It never ceases to amaze me how life places me in such unlikely scenarios. As we speak, I am pretending to be a heavily intoxicated eighteen year old student who has arrived at Hawkins College for her first year studying – what was it? Art history, I think. An easy one, anyway. As a Deputy Head Porter now firmly in her mid-thirties, dressed in a skimpy air hostess outfit, this is something of a challenge.
My comrade in this unlikely operation is The Dean of College, a man I have not been having an affair with for some time, masquerading as Zorro. To be fair, I should not be so surprised. My existence since joining Old College has been surreal, to say the least. This is just one other thing, in a whole great list of things, that I thought would never happen. And the fate of the Lord Layton portrait is at stake, so I focus my attentions on the matter in hand.
“Bugger!” says The Dean.
“What is it?” I ask, my head lolling towards the floor in the style of one who is helplessly drunk.
“Some students are coming our way. They might try to engage with us. Pretend to be sick to put them off.”
I sigh. This is not the glamorous life I envisioned as an under cover agent for Old College. As The Dean guides me towards a handy flowerbed, I heave and retch in a manner I hope will be off-putting. This performance continues until The Dean indicates that the coast is clear. I begin to rise from my unladylike position but as I do, my head is shoved unceremoniously back towards the flora and fauna.
“The Night Porter is coming!” The Dean hisses “He has our chap with him. Try and actually vomit, if you can.”
As I try, unsuccessfully, to meet The Dean’s demands, The Hawkins College Night Porter addresses us.
“Oi!” he shouts across the courtyard, in a manner for which I would chide my Porters. “Is that you, Hastings?”
“Er… Yes!” replies The Dean.
“Well, you’d better not be here by the time I get back or you’ll be up before The Dean, d’you here?”
Once he and our brilliantly disguised Porter have disappeared into the cloister, The Dean pulls me upright and suggests we make our way to the Porters’ Lodge with haste. I totter unsteadily across the uneven flagstones.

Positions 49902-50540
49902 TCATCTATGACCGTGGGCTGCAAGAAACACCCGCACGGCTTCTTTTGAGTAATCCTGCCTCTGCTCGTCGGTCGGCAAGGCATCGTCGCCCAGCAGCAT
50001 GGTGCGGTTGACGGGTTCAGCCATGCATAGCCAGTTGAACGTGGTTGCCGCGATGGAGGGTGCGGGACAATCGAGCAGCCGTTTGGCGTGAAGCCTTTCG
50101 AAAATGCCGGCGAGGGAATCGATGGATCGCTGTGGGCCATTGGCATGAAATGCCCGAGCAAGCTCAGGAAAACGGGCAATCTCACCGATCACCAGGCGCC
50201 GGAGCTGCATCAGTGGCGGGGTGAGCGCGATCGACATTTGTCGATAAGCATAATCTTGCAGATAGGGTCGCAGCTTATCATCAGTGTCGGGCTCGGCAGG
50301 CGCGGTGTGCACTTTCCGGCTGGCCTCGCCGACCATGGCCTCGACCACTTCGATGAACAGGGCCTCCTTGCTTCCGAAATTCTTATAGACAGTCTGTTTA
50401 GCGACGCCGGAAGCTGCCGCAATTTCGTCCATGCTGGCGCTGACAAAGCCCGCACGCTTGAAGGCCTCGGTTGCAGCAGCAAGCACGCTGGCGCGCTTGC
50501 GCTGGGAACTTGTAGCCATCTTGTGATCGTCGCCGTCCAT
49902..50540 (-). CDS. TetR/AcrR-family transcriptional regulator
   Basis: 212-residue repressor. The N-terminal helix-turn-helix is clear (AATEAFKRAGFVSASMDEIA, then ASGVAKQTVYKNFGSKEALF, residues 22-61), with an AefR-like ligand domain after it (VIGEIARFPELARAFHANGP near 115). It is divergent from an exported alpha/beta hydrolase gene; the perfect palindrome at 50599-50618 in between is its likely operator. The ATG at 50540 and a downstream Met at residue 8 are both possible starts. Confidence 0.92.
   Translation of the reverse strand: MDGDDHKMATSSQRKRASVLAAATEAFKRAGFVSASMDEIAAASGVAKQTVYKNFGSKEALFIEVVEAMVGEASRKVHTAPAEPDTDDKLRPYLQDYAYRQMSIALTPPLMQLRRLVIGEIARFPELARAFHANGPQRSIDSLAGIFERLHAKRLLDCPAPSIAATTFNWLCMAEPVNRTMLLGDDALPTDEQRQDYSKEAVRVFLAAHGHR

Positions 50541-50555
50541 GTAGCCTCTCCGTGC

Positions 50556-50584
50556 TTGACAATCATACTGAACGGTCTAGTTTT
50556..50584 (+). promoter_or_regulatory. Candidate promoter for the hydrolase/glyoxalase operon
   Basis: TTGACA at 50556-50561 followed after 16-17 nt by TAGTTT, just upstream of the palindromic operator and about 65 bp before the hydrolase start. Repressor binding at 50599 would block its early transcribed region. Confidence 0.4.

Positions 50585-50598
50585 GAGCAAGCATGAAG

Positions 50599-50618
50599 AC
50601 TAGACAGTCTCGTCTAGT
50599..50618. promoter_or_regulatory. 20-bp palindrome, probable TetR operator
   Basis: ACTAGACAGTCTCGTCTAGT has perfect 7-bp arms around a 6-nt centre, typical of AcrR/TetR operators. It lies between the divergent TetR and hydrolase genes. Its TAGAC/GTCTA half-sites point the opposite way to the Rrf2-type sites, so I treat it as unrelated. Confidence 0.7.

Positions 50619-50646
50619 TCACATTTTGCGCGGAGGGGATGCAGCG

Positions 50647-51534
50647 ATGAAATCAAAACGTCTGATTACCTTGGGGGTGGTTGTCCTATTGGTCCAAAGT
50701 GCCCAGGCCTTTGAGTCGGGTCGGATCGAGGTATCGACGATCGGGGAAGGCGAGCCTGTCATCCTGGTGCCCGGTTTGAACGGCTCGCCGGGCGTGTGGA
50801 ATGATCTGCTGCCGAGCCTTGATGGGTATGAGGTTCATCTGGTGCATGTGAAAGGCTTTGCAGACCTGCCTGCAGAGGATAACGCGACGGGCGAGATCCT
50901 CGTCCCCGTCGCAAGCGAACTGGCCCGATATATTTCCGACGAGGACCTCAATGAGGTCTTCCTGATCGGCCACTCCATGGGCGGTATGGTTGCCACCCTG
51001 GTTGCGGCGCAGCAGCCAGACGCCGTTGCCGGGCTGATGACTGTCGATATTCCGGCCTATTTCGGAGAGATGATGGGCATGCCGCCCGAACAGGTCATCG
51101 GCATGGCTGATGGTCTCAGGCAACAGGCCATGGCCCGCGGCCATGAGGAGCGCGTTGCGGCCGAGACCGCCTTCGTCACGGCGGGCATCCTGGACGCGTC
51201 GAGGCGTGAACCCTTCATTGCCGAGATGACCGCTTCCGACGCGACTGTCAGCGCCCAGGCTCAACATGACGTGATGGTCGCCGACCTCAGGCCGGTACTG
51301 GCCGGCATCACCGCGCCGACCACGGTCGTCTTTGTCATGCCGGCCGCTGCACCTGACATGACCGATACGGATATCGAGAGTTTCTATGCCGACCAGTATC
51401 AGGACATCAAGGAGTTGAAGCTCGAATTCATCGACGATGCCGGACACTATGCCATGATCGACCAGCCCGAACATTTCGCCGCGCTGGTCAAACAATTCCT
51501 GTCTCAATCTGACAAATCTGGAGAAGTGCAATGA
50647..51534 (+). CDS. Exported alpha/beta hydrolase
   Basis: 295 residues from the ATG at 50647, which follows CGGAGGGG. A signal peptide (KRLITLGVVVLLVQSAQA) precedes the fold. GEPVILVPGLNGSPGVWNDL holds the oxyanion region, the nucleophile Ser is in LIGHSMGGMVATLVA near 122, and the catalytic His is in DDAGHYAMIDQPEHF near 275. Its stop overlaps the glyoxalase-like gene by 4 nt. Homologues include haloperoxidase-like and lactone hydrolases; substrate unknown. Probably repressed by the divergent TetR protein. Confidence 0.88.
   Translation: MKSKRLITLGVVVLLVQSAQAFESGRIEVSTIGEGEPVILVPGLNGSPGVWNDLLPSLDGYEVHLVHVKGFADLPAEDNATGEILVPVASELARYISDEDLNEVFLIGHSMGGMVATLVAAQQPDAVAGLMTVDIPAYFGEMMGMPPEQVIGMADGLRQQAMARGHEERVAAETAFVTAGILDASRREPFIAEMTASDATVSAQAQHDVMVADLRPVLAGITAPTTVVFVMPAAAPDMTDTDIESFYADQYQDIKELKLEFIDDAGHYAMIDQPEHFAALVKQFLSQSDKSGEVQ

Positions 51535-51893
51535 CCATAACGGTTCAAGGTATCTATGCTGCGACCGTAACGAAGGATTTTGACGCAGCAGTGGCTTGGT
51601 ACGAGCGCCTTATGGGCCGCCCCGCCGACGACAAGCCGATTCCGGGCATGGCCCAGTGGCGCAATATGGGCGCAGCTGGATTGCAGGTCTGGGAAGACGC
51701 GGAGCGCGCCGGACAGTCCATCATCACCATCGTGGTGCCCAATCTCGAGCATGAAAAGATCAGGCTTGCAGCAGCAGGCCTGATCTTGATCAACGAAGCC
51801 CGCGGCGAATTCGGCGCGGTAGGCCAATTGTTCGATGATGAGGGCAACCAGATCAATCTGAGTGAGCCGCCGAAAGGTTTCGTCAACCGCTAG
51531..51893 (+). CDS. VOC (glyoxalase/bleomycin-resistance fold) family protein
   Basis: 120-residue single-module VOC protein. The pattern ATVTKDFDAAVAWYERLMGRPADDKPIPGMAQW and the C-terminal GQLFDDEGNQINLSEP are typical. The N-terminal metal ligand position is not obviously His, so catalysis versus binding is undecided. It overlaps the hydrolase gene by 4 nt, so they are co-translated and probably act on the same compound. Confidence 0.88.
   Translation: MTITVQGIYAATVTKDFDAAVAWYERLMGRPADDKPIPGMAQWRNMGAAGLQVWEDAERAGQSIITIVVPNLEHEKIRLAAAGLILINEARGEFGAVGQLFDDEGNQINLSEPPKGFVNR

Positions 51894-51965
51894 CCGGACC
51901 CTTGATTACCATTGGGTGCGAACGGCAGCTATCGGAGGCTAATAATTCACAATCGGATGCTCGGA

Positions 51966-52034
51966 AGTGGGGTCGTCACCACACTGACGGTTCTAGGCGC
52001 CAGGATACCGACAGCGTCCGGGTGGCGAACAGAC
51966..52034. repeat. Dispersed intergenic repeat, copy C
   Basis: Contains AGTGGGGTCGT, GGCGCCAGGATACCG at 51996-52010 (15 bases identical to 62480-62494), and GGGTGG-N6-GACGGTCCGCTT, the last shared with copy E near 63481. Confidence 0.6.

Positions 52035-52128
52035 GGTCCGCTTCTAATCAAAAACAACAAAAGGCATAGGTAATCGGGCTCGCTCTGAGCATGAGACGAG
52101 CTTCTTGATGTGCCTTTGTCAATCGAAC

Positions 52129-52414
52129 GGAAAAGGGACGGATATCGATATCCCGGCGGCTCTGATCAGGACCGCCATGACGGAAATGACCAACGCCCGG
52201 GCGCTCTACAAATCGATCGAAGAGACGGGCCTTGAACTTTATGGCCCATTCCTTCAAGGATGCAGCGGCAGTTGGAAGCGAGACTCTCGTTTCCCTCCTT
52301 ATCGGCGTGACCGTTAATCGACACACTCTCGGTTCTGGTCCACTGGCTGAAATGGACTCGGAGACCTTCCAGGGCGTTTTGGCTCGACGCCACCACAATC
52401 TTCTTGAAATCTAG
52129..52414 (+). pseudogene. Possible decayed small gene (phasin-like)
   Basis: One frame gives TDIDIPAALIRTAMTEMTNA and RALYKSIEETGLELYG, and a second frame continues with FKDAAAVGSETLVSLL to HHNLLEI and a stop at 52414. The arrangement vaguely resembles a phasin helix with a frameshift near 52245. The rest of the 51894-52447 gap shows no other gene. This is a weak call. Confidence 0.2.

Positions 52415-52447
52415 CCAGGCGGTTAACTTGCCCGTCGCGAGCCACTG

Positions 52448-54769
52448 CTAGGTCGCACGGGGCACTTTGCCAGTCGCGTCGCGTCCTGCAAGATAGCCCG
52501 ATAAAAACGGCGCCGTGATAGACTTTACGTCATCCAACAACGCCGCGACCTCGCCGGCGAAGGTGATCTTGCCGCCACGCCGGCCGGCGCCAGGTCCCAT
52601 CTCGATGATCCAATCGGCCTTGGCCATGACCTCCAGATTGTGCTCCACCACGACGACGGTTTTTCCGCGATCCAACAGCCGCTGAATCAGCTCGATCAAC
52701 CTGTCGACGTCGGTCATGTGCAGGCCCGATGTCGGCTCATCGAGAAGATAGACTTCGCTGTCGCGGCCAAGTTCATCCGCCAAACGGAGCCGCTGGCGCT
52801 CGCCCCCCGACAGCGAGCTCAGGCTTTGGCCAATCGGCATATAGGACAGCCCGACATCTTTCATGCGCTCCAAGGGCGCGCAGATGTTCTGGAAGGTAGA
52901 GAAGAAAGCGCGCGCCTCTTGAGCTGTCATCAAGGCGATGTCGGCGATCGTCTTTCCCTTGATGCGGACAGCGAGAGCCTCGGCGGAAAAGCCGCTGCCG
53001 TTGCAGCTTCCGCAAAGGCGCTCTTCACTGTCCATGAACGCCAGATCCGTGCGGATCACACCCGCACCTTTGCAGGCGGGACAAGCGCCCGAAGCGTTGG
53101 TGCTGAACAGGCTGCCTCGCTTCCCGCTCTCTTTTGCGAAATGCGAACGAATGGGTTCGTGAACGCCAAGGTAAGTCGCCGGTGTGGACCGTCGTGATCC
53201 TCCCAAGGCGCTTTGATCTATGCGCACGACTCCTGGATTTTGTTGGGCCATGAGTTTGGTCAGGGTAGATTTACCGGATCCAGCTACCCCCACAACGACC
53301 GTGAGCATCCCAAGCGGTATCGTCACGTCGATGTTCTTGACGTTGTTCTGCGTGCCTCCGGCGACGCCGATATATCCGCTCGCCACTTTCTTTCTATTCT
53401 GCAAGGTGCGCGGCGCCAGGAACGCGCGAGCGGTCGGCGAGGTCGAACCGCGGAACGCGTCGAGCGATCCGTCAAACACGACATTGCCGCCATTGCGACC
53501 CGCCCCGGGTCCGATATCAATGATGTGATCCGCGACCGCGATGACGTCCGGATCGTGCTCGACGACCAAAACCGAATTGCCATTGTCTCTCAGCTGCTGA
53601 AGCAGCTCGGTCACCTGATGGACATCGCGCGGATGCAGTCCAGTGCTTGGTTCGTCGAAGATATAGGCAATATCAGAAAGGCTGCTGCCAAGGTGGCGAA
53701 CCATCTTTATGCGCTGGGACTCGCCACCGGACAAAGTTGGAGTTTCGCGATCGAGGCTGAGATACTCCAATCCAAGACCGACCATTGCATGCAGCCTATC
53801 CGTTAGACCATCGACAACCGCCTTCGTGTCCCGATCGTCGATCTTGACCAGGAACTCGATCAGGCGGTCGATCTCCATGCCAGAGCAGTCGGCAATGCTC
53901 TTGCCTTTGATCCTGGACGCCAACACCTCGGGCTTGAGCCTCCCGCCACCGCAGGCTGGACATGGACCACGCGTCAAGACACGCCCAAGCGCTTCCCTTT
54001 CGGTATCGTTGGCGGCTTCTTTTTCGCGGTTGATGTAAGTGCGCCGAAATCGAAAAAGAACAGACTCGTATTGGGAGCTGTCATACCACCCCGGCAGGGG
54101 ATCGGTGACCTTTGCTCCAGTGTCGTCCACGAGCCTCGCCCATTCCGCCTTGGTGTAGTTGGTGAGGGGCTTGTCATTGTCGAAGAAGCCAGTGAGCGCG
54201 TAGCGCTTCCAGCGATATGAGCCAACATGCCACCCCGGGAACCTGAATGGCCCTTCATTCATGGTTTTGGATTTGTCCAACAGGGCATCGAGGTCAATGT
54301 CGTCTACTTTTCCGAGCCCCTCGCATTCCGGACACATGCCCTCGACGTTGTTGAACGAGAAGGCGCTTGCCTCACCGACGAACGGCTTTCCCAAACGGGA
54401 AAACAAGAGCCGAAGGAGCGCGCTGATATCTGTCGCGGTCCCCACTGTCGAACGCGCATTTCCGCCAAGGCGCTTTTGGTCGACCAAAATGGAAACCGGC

“Look, Deputy Head Porter, you don’t have to pretend to be drunk now. Let’s just get these bloody keys!”
“I’m not, Sir!” I protest to The Dean. “It’s these shoes! I can’t walk in them.”
“Take them off, then.”
I cannot believe I didn’t think of that sooner. What’s more, I can’t believe The Dean thought of it before I did. In my bare feet, I am able to keep pace with my surprisingly nimble comrade and we are soon within sight of the enemy headquarters. The Hawkins College Porters’ Lodge.
Thinking back, I can’t say that I have ever actually been inside the Hawkins Porters’ Lodge. This might prove somewhat of a drawback when it comes to locating the master keys, but from what I have seen, Porters’ Lodges tend to follow quite a familiar pattern.
As we approach the door, I feel my heart start to beat just that little faster and I am aware of a fine layer of perspiration beginning to form across my back. The late night air seems to nip at my skin as I suddenly feel very aware of myself and my surrounding environment. Hawkins College is a far grander structure than Old College, certainly. Illuminated by the scant moonlight, the towering stone walls look like they might be carved from ivory, reaching up the skies before bursting with intricately decorative masonry and soaring spires.
No wonder their Head Porter is so bloody smug. The air within these walls is thick with centuries of superiority and privilege. Even breathing it in makes me feel somewhat unworthy. But perhaps it is like tobacco, that when first inhaled is repugnant but with some careful practice can become full of illicit pleasure. And addictive.
All University Colleges are not alike. They all have their own quirks and, for want of a better word, personalities. But somehow they all find a way to keep so many of the brightest and best from ever straying too far from their walls. They are like little eccentric black holes, where people of certain persuasions find themselves unable and unwilling to escape. An uncomfortable thought.
Anyway. However amazing Hawkins College might be, I console myself with the fact that Wastell College is even better. Whilst Hawkins College might be the King Arthur of The University, Wastell College must certainly be the Sir Lancelot. And we all know what he got up to behind the King’s back. I am not sure what that makes Old College. Probably Merlin.
“Come on!” The Dean hisses at me. “I have other things to do this evening, you know.” Really? The Dean’s personal life must be more eventful than I first thought.
We breach the final line of defences, which amounts to nothing more exciting than an unlocked door, and enter the Porters’ Lodge. It is smaller than our own beloved Lodge, which is unexpected. Also, I note with feeling of immense self-satisfaction, it is not as well-ordered. This Head Porter needs to pull his socks up.
I deftly hop over the front counter and start searching the endless rows of keys for the master set.
“Hurry up, Deputy Head Porter!” The Dean says in what I am sure he thinks is an encouraging manner.
“You might give me a hand, Sir” I reply. The Dean spits out a thousand ‘bugger’s as he hauls himself over the front counter to join me in the frantic search. At this point, I realise that The Dean probably has absolutely no idea what he is looking for, but I appreciate the enthusiasm regardless. Before too long, I seem to be getting somewhere.
“This looks like a master set, Sir” I say, hauling a hefty bunch of keys from their hook.
“Brilliant!” He exclaims. “Let’s push on, then!”
The Dean and I wheel round to see the door to the Porters’ Lodge resolutely shut and a bowler hatted figure standing before us.
Hawkins College Head Porter.